say, "I beg your pardon, miss I am
Why He Didn't Know Him.
An up country busines sman was
once introduced to Abbot Lawrence.
"Mr. Smith," said Mr. Lawrence,
with a musing air. "I don't think I
know you, do I?"
"Well, you ought to," was the re
ply. "I've traded with you for twen
"Always paid your bills, perhaps?"
"That accounts for it,' 'said Mr.
Lawrence. "I know the others."
Manhattan island was once named
New Orange for fifteen months.
When the English took it from the
Dutch the name New Amsterdam was
changed to New York, and then when
the Dutch recaptured it in July, 1673,
they called, it New Orange. It held
that name until the English retook it
in November, 1674, when the name
New York was restored and has been
retained ever since.
Mistake His Calling.
First SenatorRoosevelt would have
made a great composer, wouldn't he?
Second Senator-^-Because he com
poses so many messages? Yes! But
think what a great conductor he would
First SenatorHow is that?
Second SenatorWhy, who would,
have dared to miss a note when he
wields that big stick?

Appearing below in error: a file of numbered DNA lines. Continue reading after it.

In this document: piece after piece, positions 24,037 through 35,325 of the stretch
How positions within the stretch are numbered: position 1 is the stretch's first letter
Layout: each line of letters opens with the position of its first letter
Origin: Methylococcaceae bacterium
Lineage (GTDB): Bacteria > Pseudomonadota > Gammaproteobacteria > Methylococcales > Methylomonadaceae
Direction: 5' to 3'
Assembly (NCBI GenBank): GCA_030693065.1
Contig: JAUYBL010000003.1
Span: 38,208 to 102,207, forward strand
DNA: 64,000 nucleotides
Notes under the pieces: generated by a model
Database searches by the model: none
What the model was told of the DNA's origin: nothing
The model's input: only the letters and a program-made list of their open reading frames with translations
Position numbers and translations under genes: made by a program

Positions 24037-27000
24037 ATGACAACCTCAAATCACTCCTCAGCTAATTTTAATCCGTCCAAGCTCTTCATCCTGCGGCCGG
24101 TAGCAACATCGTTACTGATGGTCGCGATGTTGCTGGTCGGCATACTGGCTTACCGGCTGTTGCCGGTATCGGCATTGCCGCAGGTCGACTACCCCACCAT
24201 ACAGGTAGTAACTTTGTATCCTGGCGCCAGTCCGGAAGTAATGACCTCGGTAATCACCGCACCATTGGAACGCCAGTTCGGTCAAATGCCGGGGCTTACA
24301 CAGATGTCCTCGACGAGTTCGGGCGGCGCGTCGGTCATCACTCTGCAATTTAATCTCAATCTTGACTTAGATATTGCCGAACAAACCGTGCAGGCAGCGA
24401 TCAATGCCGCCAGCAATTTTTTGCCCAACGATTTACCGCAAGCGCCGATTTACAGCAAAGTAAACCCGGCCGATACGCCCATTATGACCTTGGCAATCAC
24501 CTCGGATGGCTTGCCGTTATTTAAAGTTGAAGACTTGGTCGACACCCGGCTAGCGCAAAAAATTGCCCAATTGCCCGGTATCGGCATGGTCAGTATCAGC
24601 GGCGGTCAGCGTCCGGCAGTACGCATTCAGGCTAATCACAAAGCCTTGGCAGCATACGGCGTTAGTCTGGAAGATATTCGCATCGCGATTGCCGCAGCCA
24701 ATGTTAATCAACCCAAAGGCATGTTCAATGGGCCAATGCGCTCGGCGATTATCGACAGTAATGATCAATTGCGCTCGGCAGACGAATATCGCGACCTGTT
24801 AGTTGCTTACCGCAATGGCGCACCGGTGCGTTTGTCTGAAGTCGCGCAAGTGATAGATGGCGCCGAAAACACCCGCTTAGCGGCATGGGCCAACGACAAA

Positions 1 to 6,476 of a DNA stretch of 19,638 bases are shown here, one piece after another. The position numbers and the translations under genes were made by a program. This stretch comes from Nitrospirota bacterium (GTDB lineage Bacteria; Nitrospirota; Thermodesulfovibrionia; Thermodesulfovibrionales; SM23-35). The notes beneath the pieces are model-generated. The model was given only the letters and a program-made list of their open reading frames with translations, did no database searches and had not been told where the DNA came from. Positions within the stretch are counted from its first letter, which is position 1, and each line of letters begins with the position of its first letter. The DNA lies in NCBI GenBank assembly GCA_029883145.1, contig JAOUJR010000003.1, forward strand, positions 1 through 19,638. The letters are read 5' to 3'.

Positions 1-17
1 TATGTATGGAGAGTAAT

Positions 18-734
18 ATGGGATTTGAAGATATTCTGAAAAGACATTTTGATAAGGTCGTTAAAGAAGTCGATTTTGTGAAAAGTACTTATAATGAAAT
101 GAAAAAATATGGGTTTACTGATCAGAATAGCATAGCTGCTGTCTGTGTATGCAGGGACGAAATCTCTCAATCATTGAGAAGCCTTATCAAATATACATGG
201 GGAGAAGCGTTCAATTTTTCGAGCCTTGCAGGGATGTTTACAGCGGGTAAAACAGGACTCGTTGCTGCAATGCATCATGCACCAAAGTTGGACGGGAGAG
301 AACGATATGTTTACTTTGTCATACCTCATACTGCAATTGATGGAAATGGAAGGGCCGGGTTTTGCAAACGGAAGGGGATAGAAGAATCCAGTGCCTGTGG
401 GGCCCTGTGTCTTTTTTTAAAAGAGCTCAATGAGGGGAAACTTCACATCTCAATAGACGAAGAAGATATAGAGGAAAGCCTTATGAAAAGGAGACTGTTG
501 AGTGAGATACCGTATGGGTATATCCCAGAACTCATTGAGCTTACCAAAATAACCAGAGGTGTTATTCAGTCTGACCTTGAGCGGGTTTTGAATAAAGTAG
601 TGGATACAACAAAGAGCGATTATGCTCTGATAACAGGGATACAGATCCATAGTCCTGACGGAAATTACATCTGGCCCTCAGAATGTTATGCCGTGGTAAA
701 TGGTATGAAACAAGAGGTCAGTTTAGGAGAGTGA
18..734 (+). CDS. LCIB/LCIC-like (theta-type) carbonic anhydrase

Trading Quali for a Wife.
Quail are plentiful at Lake Nyanza,
and after being snared in the grass by)
ihe natives they are kept in small
wicker cages strung on a long pole
stuck in the ground. When a suffi
cient number of quail have been col
lected they can he exchanged with a
neighborlike coupons-rfor wiveV,
Wide World Magazine.
Not Missing an Opportunity.,
The following epitaph may be seen
in the cemetery of a parish in the en
virons of Paris:
"Here lies Mme. Ns,
wife of M..
N- master blacksmith. The railing
around this tomb was manufactured
by her husband"London Mirror.
Visiting FriendI suppose you be
long to one or the^other of the political
Suburban CitfzenNo, I /belong to
the "balance of power" party. I'm a
IF YOU WISH CLOTHESTOLOOK NEAT. UP
TO-DATEIN EVERY RESPECT, HAVE
CLIFFORD A. SMITH
Fall and Winter Suits
They Will be Exclusive From Al! Others in
Style* Fit and Quality
PRESSING AND REPAIRING
NO. 411 BRADLEY BUILDING
5th st., between Wabasha and Cedar Bts.
ST. PAUL, MINN.
EYE DEFECTS AND SYMPTOMS,
B}ye defects are fewsymptoms many.
There can be but two defects in the human eye.
Theeye may be too long in whole. Then we have the
Or too short In wholethe Hyperopic eye.
Combine the two in one eye and we have Astigmatism.